“My body is on fire."
On Thursday night, Oklahoma executed Charles Warner, who was convicted of the rape and murder of an 11-month-old girl, in its first execution since the botched lethal injection of Clayton Lockett in April.
In 2003, Warner was convicted of the first-degree rape and murder of his then girlfriend’s 11-month-old daughter in the Summer of 1997.
The state of Oklahoma sentenced him to be executed in April on the same night as Clayton Lockett. However, after Lockett began moaning and writhing on the gurney after he was declared to be unconscious, the state delayed all executions until they investigated the cause of the botched execution.
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In response to the mismanaged lethal injection, Oklahoma increased the amount of sedative used by five times, mirroring the recipe that Florida used in nearly a dozen successful executions.
Before the injection, Warner was asked for his final words to which he responded, “Before I give my final statement, I’ll tell you they poked me five times and it feels like acid.
“I’m sorry for all of the pain I caused," Warner continued. "I’m not a monster. I didn’t do everything they said I did. I love people. I love my family. I love Jesus."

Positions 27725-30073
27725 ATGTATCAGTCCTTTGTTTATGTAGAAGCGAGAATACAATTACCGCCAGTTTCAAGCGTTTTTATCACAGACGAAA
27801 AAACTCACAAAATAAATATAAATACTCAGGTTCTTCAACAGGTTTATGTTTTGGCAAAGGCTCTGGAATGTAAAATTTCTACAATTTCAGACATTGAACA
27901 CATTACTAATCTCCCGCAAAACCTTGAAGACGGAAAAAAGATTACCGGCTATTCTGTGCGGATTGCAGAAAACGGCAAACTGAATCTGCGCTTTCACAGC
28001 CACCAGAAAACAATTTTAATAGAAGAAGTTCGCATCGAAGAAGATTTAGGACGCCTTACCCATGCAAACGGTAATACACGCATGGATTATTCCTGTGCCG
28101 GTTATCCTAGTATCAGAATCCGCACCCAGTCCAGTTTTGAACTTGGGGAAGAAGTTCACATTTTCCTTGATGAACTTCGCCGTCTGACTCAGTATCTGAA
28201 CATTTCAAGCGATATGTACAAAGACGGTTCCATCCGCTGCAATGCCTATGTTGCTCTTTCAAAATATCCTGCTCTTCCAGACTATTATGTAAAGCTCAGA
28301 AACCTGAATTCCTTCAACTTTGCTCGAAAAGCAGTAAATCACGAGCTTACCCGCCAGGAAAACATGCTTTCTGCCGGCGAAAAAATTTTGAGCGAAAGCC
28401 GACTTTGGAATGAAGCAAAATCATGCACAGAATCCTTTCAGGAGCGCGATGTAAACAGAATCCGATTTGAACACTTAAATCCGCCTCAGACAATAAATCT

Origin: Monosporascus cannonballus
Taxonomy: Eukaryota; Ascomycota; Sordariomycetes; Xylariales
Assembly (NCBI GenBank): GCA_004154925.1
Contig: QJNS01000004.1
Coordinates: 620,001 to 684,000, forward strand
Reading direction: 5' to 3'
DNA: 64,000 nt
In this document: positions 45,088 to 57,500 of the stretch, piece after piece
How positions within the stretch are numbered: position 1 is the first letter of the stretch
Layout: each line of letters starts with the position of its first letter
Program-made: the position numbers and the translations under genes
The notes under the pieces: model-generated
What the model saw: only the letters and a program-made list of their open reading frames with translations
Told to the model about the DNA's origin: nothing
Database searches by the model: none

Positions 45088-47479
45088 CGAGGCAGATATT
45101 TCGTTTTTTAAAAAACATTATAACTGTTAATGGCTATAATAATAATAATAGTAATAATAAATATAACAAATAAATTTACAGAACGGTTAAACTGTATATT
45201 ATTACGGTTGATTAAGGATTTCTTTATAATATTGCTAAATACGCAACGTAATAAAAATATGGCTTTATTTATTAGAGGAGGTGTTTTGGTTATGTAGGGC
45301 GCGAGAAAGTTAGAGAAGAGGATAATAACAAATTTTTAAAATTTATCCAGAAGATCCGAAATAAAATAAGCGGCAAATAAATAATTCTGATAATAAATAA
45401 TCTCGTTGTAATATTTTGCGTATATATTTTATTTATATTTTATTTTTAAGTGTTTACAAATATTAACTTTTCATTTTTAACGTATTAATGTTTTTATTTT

He went on to thank his mother and sister for their support, and said to “tell my baby girl she means the world to me.”
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According to NBC, after the first of the three drugs were administered, Warner said, “My body is on fire. No one should go through this. I’m not afraid to die.” He showed no other signs of physical distress afterwards.
He was declared dead at 7:28 p.m Central Time.
Madeline Cohen, Warner’s attorney, was there to witness the executions and said that due to a second drug, a paralytic, there was no way to tell if Warner was suffering or not.
“Because Oklahoma injected Mr. Warner with a paralytic tonight, acting as a chemical veil, we will never know whether he experienced the intense pain of suffocation and burning that would result from injecting a conscious person with rocuronium bromide and potassium chloride,” Cohen said.
The decision to follow through with Warner’s execution comes at the heels of a divided Supreme Court vote that said it wouldn’t consider an appeal over drugs.
Justice Sonia Sotomayor expressed her apprehensions regarding the use of the untested drugs saying: “Petitioners have committed horrific crimes, and should be punished. But the Eighth Amendment guarantees that no one should be subjected to an execution that causes searing, unnecessary pain before death.”